Apostleship, Communion and Unity: The Bradford Area as a Test Case

17:00



I’ve been thinking some very theological thoughts, so thought I’d try and clarify them by putting them into concrete terms. Last week I wrote about Benjamin McNair Scott’s book on apostleship and reflected a bit on Peter Wagner’s views. Today I’m going to write a bit more about apostleship (understood in a way rather different from that of Wagner).

I’m not sure how to say this without getting all my Apostolic and all my Anglican friends shouting at me at once, but, theologically, our apostles basically equate to their bishops. Before anyone gets annoyed with me for saying that, let me just say that, yes, functionally and practically there are significant differences (and even theological differences about the office itself), but theologically they play a very similar role. (And in case anyone’s worried that I’ve lost the plot and just started making things up, let me stress that this point isn’t original to me – I got it from D.P. Williams who saw the ministry of the Apostolic Church in terms of the 3 historic orders of ministry in the Christian church: the apostolic ministry/episcopate, the presbyterial ministry, and the diaconate. If you want to know about that, it’ll hopefully be in the final version of my PhD, as long as I don’t have to cut too many words.)

Anyway, Simon Chan (in his book Pentecostal Ecclesiology) has pointed out that Pentecostals need to build on their episcopal impulse (and, he notes, ‘whether [it] is called episcopal or apostolic ... is a moot point’, so, like D.P. Williams, he sees the connection between the two) by reflecting on what the church has already said about the historic episcopacy. In fact, he sees this as a significant way of guarding against misguided versions of apostleship (like the one advocated by Wagner). One of the things Dr Chan particularly highlights is the connection between the bishop/apostle and communion.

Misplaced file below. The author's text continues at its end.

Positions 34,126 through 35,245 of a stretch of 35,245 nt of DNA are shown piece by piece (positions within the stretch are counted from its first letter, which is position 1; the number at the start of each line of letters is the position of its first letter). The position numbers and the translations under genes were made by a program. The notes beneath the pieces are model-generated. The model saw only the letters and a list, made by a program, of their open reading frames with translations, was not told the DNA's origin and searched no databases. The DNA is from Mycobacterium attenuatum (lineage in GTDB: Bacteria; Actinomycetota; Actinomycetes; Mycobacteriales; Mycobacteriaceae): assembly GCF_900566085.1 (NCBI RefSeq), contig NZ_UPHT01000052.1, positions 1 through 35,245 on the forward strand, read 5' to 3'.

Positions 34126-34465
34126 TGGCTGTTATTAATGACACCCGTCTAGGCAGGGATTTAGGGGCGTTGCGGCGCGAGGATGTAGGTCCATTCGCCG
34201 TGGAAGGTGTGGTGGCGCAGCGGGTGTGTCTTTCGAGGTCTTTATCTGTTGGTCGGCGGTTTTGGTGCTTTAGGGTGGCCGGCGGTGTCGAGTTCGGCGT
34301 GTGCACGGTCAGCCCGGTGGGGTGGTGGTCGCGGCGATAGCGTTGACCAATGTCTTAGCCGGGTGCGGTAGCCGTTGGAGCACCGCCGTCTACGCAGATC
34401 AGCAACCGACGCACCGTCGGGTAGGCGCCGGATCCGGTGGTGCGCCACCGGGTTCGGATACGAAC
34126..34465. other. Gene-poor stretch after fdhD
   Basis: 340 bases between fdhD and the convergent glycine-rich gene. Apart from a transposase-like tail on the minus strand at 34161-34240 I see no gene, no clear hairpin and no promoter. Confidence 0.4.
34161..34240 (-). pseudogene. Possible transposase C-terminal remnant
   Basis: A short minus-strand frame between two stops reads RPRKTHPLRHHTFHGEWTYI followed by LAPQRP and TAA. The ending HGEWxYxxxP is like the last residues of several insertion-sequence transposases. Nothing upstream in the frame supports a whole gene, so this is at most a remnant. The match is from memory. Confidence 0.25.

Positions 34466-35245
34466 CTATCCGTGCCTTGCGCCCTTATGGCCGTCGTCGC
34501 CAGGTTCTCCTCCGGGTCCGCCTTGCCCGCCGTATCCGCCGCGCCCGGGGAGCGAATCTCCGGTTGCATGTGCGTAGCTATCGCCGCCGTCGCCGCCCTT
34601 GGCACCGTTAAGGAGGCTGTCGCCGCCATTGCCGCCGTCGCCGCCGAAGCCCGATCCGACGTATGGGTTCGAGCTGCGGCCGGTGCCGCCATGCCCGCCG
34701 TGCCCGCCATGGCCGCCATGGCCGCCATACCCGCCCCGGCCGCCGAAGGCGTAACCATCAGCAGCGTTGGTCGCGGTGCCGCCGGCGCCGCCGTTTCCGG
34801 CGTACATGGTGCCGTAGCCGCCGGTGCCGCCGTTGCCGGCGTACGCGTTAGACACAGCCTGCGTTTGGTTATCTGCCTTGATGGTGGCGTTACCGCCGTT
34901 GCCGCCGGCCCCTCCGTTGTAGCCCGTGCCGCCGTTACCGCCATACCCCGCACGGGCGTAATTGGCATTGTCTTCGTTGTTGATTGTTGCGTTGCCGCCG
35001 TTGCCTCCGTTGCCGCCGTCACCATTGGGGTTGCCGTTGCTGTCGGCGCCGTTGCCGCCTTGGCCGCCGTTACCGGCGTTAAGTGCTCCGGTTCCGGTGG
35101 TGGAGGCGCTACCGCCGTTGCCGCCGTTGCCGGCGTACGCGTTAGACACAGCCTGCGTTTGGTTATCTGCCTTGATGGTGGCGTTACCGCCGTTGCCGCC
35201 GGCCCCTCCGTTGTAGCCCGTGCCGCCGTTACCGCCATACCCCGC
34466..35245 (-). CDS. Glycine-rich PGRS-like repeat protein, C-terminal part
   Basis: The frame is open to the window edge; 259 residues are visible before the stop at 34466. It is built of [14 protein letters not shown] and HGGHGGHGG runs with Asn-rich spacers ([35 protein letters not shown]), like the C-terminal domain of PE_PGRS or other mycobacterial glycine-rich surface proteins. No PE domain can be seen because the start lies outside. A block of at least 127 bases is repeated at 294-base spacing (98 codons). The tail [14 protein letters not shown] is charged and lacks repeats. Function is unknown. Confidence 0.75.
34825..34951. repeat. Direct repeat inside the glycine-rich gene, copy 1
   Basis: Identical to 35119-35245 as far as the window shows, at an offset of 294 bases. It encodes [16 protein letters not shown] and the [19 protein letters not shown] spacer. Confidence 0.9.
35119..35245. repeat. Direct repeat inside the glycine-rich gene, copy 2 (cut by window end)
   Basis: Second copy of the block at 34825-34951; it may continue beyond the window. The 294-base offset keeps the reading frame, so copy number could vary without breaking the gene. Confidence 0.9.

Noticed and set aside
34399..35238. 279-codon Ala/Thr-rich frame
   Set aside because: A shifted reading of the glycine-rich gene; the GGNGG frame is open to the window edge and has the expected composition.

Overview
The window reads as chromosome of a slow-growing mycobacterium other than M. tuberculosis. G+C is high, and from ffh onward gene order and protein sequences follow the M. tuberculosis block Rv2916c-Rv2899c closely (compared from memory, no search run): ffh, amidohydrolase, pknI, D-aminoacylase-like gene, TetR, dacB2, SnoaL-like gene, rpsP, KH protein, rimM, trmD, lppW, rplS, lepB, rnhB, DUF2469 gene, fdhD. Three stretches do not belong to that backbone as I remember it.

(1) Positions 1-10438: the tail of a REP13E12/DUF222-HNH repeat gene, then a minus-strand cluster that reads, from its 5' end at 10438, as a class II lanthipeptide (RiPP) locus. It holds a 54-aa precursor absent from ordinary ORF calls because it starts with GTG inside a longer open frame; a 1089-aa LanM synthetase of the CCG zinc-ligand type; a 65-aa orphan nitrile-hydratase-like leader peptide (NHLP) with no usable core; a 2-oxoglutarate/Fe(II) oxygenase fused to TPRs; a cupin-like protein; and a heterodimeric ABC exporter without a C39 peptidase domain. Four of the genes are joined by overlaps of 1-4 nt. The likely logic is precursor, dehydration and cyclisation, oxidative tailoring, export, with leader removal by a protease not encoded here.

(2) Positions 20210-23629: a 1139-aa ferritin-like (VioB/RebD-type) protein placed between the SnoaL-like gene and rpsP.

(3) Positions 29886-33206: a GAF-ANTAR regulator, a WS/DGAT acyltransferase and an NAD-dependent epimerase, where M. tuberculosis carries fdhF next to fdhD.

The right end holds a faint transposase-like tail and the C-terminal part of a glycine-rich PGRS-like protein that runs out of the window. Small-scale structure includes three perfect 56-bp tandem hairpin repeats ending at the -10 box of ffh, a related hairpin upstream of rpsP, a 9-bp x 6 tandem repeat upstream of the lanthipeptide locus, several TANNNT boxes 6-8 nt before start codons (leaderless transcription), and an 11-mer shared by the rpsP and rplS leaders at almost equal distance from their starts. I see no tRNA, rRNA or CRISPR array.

In the tradition of the Christian church, a bishop is a ‘focus and sign of unity.’ Thus the apostolic ministry is closely tied to the communion of the church. After all, the early church continued steadfastly not only in the apostles’ doctrine, but also in the apostles’ fellowship (Acts 2:42).

But what does that look like in practice. I thought I’d take the Bradford Area as a concrete example. Now, I realise things are a bit different up here than in other parts of the country, as we are the only Area with an area apostle who does not have the responsibility of a local assembly. But that’s part of the reason why I’m using our Area as my concrete example, as, in many ways, that helps make this communion aspect of the apostolic ministry more visible here.

So, here in the Bradford Area we (currently) have two apostles: let’s call them the apostle in Leeds (†Leeds) and the apostle in Bradford (†Bradford). †Leeds is the area apostle, †Bradford pastors the mother church of the Area. As he doesn’t have the responsibility of pastoring one local assembly, †Leeds regularly visits each of the assemblies in the Area. That means that each assembly sees him about once every other month – about 6 times a year – and so he’s much more than simply a visiting preacher. Such regular presence allows for a different kind of communion. The people in each church don’t know him simply as the area apostle who signs the odd letter or whom they see at one-off Area services. Instead, he is part of the life of their assembly. In a sense, he belongs to them – he’s not the pastor of a neighbouring church, but rather part of their own church: one with them.